Auctions Without Competition: The Case of Timber Sales in the Murmansk Region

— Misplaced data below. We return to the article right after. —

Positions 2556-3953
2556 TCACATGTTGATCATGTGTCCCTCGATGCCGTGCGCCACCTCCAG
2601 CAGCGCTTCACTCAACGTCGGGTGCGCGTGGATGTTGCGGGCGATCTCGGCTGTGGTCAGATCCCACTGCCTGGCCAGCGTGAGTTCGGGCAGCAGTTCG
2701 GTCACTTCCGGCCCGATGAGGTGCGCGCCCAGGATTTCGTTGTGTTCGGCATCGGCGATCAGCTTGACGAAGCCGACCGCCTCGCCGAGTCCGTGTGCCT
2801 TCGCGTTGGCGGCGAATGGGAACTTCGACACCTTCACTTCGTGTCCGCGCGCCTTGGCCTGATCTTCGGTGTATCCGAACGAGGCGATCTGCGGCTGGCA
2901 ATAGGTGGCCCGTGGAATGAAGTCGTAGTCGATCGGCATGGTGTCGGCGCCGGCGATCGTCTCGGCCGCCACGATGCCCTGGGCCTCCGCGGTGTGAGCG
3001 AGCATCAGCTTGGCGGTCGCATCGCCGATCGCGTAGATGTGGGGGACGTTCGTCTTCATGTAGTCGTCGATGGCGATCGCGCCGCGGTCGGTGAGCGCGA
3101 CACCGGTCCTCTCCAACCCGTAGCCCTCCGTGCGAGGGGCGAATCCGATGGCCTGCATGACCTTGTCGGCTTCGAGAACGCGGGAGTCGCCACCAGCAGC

This report analyzes the timber-auction system introduced in Russia in 1997, focusing on the Murmansk region. The Russian auction system is strongly inspired by the North American practice but many preconditions for the system to function efficiently are absent. The main obstacles are the shortage of auction participants and the resulting possibility of collusion. Thus, the "one bidder-auctions" are common. This drives the Federal Forest Service (FFS) to lease timber at a low reservation price. By doing this, the FFS ensures social efficiency in the sense that a socially beneficial trade is carried out. However, this achievement is made at the cost of a modest rent appropriation. In Murmansk, we probably witness a true disinterest in timber resources, which caused by unpredictable economic and social conditions. Short-term contracts dominate forestry activities and there are few incentives for developing sustainable forest use. Auction theory asserts that collusion is more likely in oral auctions than in sealed-bid auctions. Since the latter auction form is most common, the FFS does seem to apply the formal means of control that they posses. This has made the market more transparent. However, with only a few market participants auctions may easily "collapse" into informal bilateral bargaining between the seller and the most likely buyer.
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